Honduras. As in other Central American countries, crime was high on the agenda during the year. Congress President Porfirio Lobo even proposed the reintroduction of the death penalty, which H. abolished in 1957, to meet the growing organized crime, especially Colombian cocaine leagues, Chinese human traffickers and youth gangs. However, the opposition to the proposal was compact from both the opposition and the church as well as President Ricardo Maduro.
According to CountryAAH, the total population in Honduras is 9,904,618 people in 2020. A minor government crisis was averted when Finance Minister Arturo Alvarado resigned in early August, officially for personal reasons. However, analysts believe the reason was difficulties in convincing Congress about the budget discipline that Alvarado strongly advocated.
A marked political assassination took place on July 10, when Elpídio Martínez Chavarría, leader of the Pech Indians in the Eastern Honduras, was killed. The Pech tribe is Honduras’s fifth largest Indian group, and they are fighting for the preservation of traditional rights. Since 1994, eight of its leaders have been murdered. According to abbreviationfinder, HN stands for Honduras in text.
Honduran authorities arrested David Castillo Mejía in March, charged with participating in the assassination of Berta Cáceres two years earlier. Mejía was a former intelligence officer and director of the firm to build the dam that Cáceres and her organization protested against. The British newspaper Guardian’s own investigation revealed that Cáceres had been listed on the military death lists several months before his death, and that these lists were also in the possession of the United States. There is a long tradition in the country for cooperation between its security forces and the United States, and in this case, the United States knew of the planned murder several months before it was committed. US Ambassador Heidi Fulton welcomed the arrest of Mejía.
16 votes from an oppressed people in Honduras. Part of the explanation that thousands are fleeing the regime the United States has created in the country.
Demography and economic geography
State of Isthmian Central America. In 2014, the UNDESA (United Nations Department of Economic and Social Affairs) estimate of the population (8,260,749 residents) recorded the effects of the high mortality due to AIDS (Acquired Immune Deficiency Syndrome) and the consequent drop in all indicators demographic. Economic development is negatively affected by the climate of insecurity and political instability and Honduras it ranks as the second poorest country in Central America (60% of the population lives below the poverty line), a condition aggravated by an extremely unequal distribution of income.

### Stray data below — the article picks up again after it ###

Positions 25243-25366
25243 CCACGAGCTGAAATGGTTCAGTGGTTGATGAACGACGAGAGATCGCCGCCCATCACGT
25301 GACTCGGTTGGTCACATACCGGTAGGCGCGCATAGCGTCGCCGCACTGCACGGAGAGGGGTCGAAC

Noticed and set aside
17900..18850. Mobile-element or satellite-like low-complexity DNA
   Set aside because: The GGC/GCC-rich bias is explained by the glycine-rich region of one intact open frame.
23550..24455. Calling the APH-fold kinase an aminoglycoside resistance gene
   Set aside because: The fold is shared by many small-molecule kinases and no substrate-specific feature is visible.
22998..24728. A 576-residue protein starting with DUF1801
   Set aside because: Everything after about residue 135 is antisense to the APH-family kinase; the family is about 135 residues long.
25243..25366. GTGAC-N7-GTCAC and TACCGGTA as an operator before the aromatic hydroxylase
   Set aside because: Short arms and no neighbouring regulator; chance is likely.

History. – At the turn of the first decade of the 21st century, the main problems of Honduras they continued to be linked to poverty, to the high rate of homicides (a consequence of drug trafficking) and, above all, to the weakness of the democratic system.
The president of the Partido liberal de Honduras (PLH) Manuel Zelaya, elected in 2005, tried to intervene on the country’s structural deficiencies with a series of social reforms (60% increase in minimum wages, commitment to fight illiteracy, etc.) which met with the hostility of the Honduran oligarchies. The convening of a consultative referendum on the possible appointment of a constituent assembly (according to the opposition, to allow Zelaya to be able to stand for a second time) was opposed by the Supreme Court of Justice, whose pronouncements gave impetus to a military coup against the president (June 2009). Criticized by the international community and opposed by the National Popular Resistance Front, an anti-coup organization of which Zelaya himself was general coordinator,
After the new presidential elections (Nov. 2009), in which less than half of the voters voted, the candidate of the Partido nacional de Honduras (PNH) Porfirio Lobo Sosa, who led a government of national unity, was elected to the presidency. On the domestic front, the new government proposed a series of privatizations that provoked severe protests, while on the level of international relations, it brought out the Honduras from ALBA (ALianza Bolivariana para lospueblos de nuestra América), the economic and social cooperation organization promoted by Venezuela and Cuba, which Zelaya joined in 2008.
In May 2011 Zelaya, exiled, was able to return to the country and resume political life. Thus he founded a new radical left party, LIBRE (LIBertad y REfundación).
In the new elections of November 2013, which saw record turnout of 61%, PNH candidate Juan Orlando Hernández (36.9%) prevailed, while the newborn LIBRE – which contested the electoral result – established itself as the second party of the Country, overcoming the liberals. On 23 April 2015, following the appeal of some PNH parliamentarians, the Supreme Court of Justice sanctioned the inapplicability of Article 239 of the Constitution, which prevented a president from running again in the elections: the intent, previously attributed to Zelaya, it was carried out by its opponents.